The Department of Justice (DOJ) charged 345 people across 51 federal districts in the largest healthcare fraud takedown in the agency's history.
The DOJ said the charges were in connection with cases responsible for more than $6 billion in losses. Among those charged were more than 100 doctors, nurses and other medical professionals, according to the DOJ.
The billions in false claims were submitted to both public and private insurers, the DOJ said, with more than $4.5 billion connected to telemedicine schemes.
In addition, $845 million in fraud losses were linked to substance abuse treatment facilities known as "sober homes," and $806 million was connected to other types of healthcare fraud and illegal opioid distribution.
The national takedowns were conducted jointly between the DOJ, theDepartment of Health and Human Services' (HHS') Office of Inspector General, the FBI, various U.S. attorneys' offices and the Drug Enforcement Administration, according to the announcement.
“These cases hold accountable those medical professionals and others who have exploited health care benefit programs and patients for personal gain," said acting Assistant Attorney General Brian C. Rabbitt in a statement. "The cooperative law enforcement actions announced today send a clear deterrent message and should leave no doubt about the department’s ongoing commitment to ensuring the safety of patients and the integrity of health care benefit programs, even amid a national health emergency.”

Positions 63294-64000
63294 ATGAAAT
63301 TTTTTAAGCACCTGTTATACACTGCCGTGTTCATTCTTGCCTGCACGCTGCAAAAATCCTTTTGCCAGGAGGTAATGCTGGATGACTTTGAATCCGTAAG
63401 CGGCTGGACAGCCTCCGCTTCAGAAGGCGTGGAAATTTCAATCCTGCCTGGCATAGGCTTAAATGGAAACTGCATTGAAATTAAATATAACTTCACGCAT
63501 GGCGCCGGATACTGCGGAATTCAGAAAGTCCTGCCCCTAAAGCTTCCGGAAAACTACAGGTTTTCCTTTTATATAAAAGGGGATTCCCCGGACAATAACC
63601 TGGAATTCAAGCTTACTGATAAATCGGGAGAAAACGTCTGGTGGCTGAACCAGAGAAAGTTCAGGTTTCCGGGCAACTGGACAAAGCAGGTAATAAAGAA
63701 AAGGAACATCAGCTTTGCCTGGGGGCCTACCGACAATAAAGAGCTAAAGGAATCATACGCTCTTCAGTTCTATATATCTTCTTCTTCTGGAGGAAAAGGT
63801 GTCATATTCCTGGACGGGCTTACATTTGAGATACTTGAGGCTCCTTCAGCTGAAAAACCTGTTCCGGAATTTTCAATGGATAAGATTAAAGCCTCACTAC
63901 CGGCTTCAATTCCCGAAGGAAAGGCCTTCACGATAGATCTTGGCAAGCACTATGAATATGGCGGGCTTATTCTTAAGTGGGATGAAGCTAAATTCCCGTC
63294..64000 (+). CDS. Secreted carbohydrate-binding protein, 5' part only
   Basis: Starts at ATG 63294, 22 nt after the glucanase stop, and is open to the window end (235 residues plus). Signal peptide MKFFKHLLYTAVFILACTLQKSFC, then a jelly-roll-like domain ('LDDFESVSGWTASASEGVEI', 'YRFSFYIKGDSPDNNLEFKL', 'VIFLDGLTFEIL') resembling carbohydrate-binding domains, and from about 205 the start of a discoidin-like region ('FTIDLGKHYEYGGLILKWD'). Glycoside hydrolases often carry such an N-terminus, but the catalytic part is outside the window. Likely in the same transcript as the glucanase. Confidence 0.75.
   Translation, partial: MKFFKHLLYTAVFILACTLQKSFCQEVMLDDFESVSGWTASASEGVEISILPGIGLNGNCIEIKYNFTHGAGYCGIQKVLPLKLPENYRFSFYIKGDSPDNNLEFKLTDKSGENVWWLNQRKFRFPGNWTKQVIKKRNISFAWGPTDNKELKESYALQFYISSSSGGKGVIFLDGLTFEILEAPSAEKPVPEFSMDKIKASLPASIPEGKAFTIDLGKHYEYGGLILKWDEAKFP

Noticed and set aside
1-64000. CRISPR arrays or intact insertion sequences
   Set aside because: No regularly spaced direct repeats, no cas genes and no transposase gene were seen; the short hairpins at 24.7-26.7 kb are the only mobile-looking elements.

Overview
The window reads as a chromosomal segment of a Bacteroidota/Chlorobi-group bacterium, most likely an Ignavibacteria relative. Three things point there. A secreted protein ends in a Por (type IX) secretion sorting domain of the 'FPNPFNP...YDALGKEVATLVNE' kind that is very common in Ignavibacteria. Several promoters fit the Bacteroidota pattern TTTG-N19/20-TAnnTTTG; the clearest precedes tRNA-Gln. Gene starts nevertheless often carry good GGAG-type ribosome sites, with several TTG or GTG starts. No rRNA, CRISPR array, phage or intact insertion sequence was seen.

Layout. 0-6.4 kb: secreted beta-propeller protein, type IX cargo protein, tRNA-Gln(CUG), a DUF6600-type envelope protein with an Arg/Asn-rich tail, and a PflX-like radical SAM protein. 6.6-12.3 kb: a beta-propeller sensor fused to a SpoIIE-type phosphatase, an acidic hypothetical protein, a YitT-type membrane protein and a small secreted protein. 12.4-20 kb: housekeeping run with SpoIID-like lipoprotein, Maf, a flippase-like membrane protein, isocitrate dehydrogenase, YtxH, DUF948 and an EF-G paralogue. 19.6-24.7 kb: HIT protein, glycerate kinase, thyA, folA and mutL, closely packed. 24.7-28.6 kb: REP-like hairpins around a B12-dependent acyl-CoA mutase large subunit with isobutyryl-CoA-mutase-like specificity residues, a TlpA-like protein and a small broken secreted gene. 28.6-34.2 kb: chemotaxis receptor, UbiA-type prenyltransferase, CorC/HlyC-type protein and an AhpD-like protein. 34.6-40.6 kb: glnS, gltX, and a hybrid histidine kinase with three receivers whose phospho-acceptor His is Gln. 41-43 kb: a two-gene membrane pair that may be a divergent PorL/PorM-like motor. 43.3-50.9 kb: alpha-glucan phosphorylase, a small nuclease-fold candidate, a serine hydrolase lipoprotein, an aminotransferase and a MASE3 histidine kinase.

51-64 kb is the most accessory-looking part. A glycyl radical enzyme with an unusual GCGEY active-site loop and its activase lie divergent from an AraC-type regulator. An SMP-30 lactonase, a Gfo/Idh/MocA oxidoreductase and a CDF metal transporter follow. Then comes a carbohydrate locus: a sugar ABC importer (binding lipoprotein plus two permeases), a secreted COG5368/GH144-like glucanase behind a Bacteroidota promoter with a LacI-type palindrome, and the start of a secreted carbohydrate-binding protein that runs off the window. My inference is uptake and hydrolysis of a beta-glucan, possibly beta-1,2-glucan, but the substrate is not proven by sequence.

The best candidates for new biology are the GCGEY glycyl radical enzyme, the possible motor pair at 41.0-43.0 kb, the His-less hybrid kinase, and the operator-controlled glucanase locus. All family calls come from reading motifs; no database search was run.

Across the telemedicine fraud causes, 86 defendants were charged across 19 districts, the DOJ said.
In some cases, telemedicine executives would induce physicians to prescribe medical devices, testing or prescription drugs that were not medically necessary after a brief phone call, with fraudulent claims then submitted to Medicare and other government payers, court documents say.
Alongside the fraud takedown, the Centers for Medicare & Medicaid Services (CMS) said it would revoke Medicare billing privileges from 256 medical professionals in connection with telemedicine fraud.
“Telemedicine can foster efficient, high-quality care when practiced appropriately and lawfully. Unfortunately, bad actors attempt to abuse telemedicine services and leverage aggressive marketing techniques to mislead beneficiaries about their health care needs and bill the government for illegitimate services,” said HHS Deputy Inspector General Gary Cantrell in a statement. “Unfortunately, audacious schemes such as these are prevalent and often harmful."
Telemedicine fraud has been a key focus for enforcement agencies after the DOJ charged 24 people in connection with a $1.5 billion fraud scheme.